By Maureen Milliken
I’m not a fan of April Fools Day. I don’t know if that puts me in the minority or not.
I’ve never liked pranks or jokes that make people look stupid. I also — and this is weird for a mystery fiction writer to say, I know — don’t like things presented as real that aren’t. So those April Fool’s Day spoofs — fake news reports, people who pretend they’re Oprah calling to say she’s picked your book for her show, Candid Camera-type substituting dog poop for the plate of fudge — irritate me.
I’m not sure if that’s because I’m a journalist, or I became a journalist because I prefer grim reality.
I don’t like to read or watch much related to sci-fi, fantasy, time travel, unicorns, supernatural powers, parallel universes (except that one episode of Lost in Space, because evil Don West was kind of sexy), zombies, vampires, wizards, superpowers…well, you get it.
I’d rather watch a well-done documentary about a real-life crime than a movie about a real-life crime. Really good movies about real crimes — Zodiac, In Cold Blood — I love. But I like documentaries more than a movie about something that really happened. Documentaries with re-enactments? Not so much.
That said, I love mystery fiction. I know it’s not reality. I know there are elements of mystery fiction, like the amount of murders in a small town or the newspaper editor helping to solve those murders and being in life-threatening situations, are not reflections of reality.
I love writing mysteries, particularly dealing with my characters and what happens to them. But this whole week as I “finished” my mystery novel No News is Bad News, that little voice in my head kept saying “Are people really going to buy into this is happening after what happened in the last book?”
No News is Bad News is the second in the Bernie O’Dea mystery series. Bernie (short for Bernadette) is the 40-something editor of a weekly newspaper in Franklin County, Maine. She has no mad self-defense skills, doesn’t like guns and can’t shoot one well when she is forced to, isn’t a genius in any way shape or form. So she’s more or less “normal.”
Somehow, though, she and the police chief get in these situations…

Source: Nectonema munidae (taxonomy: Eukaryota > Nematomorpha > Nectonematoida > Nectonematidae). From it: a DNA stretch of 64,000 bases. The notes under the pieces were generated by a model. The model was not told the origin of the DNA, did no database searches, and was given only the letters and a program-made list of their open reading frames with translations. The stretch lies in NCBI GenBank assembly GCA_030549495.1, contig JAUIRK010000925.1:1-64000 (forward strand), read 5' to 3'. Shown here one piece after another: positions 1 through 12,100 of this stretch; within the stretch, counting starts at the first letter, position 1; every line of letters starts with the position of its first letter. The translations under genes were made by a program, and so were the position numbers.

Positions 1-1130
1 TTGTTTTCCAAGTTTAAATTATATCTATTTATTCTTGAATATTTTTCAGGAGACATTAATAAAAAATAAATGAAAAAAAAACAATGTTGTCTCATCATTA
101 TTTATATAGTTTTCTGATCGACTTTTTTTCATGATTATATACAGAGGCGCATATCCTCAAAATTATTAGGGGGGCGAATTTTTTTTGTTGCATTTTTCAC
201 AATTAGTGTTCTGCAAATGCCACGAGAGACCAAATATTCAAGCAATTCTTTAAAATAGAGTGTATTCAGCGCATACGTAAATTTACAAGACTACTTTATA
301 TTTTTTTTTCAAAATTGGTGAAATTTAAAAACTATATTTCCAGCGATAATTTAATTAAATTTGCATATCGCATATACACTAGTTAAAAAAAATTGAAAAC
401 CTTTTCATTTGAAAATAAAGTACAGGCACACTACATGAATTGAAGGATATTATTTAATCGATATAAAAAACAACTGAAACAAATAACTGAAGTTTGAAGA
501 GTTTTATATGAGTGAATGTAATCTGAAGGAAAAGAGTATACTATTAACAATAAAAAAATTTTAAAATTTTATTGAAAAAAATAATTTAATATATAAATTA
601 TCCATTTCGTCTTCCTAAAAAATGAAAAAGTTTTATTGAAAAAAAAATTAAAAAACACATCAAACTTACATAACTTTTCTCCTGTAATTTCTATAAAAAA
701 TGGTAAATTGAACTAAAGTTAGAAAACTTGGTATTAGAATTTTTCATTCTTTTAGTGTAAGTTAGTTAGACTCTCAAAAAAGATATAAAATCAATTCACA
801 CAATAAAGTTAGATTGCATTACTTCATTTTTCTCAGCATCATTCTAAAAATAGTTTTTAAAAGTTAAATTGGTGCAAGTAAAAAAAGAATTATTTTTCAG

So that voice that hates non-reality, pranks, unicorns, dog poop fudge and all that other stuff said to me as I joyfully killed people and did all sorts of mean and nasty stuff to my characters, “Really?”
I attributed that voice to plot-tweak overload (a blog subject for another day) and kept writing.
On top of all that is the realization, never more clear than when you’re trying to make a plot work, that everything has to be tied up and explained. What can be less like real life than that?
As a journalist, that’s another thing that’s clear every day. No one will ever really know just what happened to Kim Hill, for instance, the woman who fell/jumped/whatever out of the cab of her boyfriend’s pickup truck on U.S. Route 201 at 2 a.m. on a Sunday a couple weeks ago. Missing Waterville toddler Ayla Reynolds? What would have been her 6th birthday is April 4 and police are no closer to finding out what happened to her than they were when se was reporting missing December 17, 2011.
So, in a mystery series, you can kill off more people in a town than the entire state of Maine does in a year, you can rain all kinds of havoc down on the heads of your “normal” protagonists, mysterious strangers can do all sorts of nefarious things, but you damn well better explain it.
In No News is Bad News I try to play a little with perception versus reality, with what happens when perception and reality clash and how questions get answered in light of that. Don’t worry, I know that makes it seem like something they made you read in college Comparative Literature, but it’s not nearly as heavy as it sounds.
Still, it was a fine line to walk. If there are questions that remain, the possible answers still have to satisfy readers.
I understand that, because even though I am not entertained by all the stuff listed above (no I won’t indulge my need to write dog poop fudge one more time), I rarely question the body count, broken bones, mysterious strangers, or anything else in mystery series. I just enjoy the ride.
Writers will tell you — at least ones who writer the way I do — that writing is a wild ride and you never know where it’s going to take you.
If readers have half as much fun reading my first two books as I did writing, I’ll consider it a triumph and try not to worry too much about the horrific twists and turns of book number three. And that’s no joke.
Maureen Milliken is the author of Cold Hard News, released in 2015, and No News is Bad News, due to be released this summer, the first two books in the Bernie O’Dea mystery series. Follow her on Twitter: @mmilliken47 or on Facebook at Maureen Milliken mysteries. Sign up for email updates at maureenmilliken.com. Maureen will be at the Lithgow Library in Augusta, Maine, 1-3 p.m., April 14 as part of a Sisters in Crime New England Speakers Bureau panel speaking on “The Modern Heroin.” On April 27, from 6-8 p.m., she will speak at the Belgrade Public Libary, Belgrade, Maine, on “Journalism and Writing.”